Kona Hawaii fishing report – February wrap-up
Some nice size blue marlin showed up this month with several “beast” status marlin caught. Some were kept but most of them were released. FYI, a 500+ lb. marlin is a “beast”. Kona is usually the best place in the world to land the coveted first “grander” (1000+) of the year but the first grander of this year was caught in Australia. They are famous for black marlin but this year Australia landed it’s first ever grander blue marlin. Kona (or anywhere else in Hawaii) hasn’t seen a grander weighed in since 2015. In 2015 there were four granders caught in Kona, one in Hilo and another one in Maui. There’s no doubt that granders have been hooked and fought since then but those big girls usually win the fight. The last marlin I had on was a big one that just kept digging for the deep right near the boat. I had no choice but to crank up the drag but not long after that, the line snapped. A lot needs to go right to land the big ones. It’s striped marlin season but very few have been caught this season so far. Kona’s first black marlin of the year was caught this month. It’s also the peak of the season for spearfish and while the season started out great, February was a bit slow for them. I pretty much always dedicate the top paragraph of the fishing report to the billfish and while you may think I covered ’em all, we have just one more, sailfish. Sails are a pretty rare catch here but not lately. Several have been caught so far this year just North of Keahole point and also outside of Keauhou bay. The sails aren’t likely to take the normal Kona trolling lure so if you want some sail action, you need to bust out your special techniques.
This has been a good off season bite for mahi mahi. We’ve had a lot of marine debris floating by the island and if there’s any size to it, any time of year, it’s a mahi mahi oasis in an otherwise big blue desert. Oahu had a debris field come by their island that was so big that a marine warning had to be posted because of the danger. Getting huge chunks of rope or netting stuck in your props REALLY sucks! Marine debris also makes good fishing for tuna and ono. There was a good ono bite this month but most of them were caught in the traditional “ono lane”. I did really well catching the “chunk light” tunas this month. The big ones (aka Otaru) have been around and again, out of season.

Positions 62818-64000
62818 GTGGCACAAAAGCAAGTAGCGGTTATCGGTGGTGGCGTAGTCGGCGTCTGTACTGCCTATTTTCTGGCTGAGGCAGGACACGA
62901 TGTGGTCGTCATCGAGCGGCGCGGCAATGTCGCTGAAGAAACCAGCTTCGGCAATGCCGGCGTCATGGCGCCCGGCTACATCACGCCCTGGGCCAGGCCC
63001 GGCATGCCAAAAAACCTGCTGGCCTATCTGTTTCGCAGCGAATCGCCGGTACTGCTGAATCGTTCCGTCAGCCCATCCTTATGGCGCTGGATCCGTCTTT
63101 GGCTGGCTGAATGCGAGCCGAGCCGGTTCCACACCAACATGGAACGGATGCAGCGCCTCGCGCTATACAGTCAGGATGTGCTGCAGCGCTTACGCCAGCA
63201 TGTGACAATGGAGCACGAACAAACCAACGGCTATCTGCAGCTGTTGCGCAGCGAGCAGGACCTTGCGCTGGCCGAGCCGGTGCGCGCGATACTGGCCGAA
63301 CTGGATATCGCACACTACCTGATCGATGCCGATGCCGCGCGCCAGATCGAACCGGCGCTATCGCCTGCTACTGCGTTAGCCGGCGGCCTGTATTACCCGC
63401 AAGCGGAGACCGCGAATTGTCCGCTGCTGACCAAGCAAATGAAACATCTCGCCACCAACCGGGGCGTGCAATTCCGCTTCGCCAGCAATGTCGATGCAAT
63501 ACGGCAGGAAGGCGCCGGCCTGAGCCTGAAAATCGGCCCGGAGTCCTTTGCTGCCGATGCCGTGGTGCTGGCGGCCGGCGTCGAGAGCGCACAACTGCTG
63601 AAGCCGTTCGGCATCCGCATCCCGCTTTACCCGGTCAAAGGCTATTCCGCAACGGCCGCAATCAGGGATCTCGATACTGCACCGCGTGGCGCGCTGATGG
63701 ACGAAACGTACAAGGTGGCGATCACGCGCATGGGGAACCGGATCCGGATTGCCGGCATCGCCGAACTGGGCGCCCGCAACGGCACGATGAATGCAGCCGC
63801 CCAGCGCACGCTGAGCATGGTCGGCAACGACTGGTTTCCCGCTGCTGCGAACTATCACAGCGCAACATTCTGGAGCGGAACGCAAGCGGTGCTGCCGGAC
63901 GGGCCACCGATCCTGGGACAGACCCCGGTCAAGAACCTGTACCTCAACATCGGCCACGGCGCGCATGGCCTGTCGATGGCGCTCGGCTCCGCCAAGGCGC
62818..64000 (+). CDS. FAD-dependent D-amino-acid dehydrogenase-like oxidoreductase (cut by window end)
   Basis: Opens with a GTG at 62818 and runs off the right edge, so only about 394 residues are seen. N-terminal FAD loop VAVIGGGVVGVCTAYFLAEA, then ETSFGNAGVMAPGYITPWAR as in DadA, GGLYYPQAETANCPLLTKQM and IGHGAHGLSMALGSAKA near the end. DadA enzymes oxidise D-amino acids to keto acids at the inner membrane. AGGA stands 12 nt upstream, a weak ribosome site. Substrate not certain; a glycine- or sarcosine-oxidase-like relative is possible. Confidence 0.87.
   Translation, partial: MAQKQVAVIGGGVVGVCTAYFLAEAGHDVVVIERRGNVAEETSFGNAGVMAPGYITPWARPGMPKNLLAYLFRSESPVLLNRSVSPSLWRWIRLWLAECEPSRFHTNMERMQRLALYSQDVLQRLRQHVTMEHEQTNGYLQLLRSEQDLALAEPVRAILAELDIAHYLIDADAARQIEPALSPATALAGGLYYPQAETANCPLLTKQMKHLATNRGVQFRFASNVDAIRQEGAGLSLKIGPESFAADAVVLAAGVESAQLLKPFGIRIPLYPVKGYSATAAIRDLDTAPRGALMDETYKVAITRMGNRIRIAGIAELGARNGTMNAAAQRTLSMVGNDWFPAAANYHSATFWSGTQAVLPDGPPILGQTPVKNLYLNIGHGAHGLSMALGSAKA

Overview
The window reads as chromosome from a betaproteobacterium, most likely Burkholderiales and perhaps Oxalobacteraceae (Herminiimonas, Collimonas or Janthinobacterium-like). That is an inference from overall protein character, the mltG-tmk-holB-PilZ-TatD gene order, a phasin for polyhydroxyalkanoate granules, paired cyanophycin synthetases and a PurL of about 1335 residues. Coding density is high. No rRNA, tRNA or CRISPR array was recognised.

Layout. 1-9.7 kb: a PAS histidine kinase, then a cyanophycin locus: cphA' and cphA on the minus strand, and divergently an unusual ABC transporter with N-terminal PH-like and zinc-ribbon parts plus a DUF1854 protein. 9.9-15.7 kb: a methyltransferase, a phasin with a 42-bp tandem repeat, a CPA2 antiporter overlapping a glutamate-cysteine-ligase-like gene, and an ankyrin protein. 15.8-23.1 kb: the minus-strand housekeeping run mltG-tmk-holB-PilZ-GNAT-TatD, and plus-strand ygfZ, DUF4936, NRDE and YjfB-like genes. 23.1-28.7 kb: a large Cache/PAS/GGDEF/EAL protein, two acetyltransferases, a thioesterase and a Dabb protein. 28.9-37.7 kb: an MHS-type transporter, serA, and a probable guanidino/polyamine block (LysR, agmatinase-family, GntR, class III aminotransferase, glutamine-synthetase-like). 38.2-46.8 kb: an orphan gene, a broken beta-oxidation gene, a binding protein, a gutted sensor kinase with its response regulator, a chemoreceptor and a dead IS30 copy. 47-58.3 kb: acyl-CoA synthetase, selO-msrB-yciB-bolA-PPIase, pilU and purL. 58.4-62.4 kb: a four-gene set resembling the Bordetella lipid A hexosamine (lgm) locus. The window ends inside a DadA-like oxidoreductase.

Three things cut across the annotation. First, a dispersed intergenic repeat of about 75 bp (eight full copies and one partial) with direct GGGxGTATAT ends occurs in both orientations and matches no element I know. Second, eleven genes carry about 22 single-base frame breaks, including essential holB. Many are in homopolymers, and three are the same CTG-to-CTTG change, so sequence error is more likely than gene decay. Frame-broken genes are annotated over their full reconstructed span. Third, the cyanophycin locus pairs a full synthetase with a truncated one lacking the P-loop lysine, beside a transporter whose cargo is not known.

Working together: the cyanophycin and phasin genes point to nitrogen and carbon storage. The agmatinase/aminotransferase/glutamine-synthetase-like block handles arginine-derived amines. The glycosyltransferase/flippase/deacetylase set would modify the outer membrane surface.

The bottom bite wasn’t all that great this month but I did do pretty good on a few of the attempts. There were several days this month that bottom fishing was impossible due to high winds and rough water. January and February are usually the most challenging months for us boat captains because of the weather. This year has been mild compared to recent years. Another January / February hazard for us is big surf. Almost every year we loose a boat or two at the harbor entrance because of it. It doesn’t look like were going to get ANY of the big surf this year that Hawaii is famous for. Sorry surfers 🙁 Even the famous “Bonzai Pipeline” on Oahu didn’t produce the big ones. March usually is the beginning of the calmer waters here.
See ‘ya on the water,
Capt. Jeff Rogers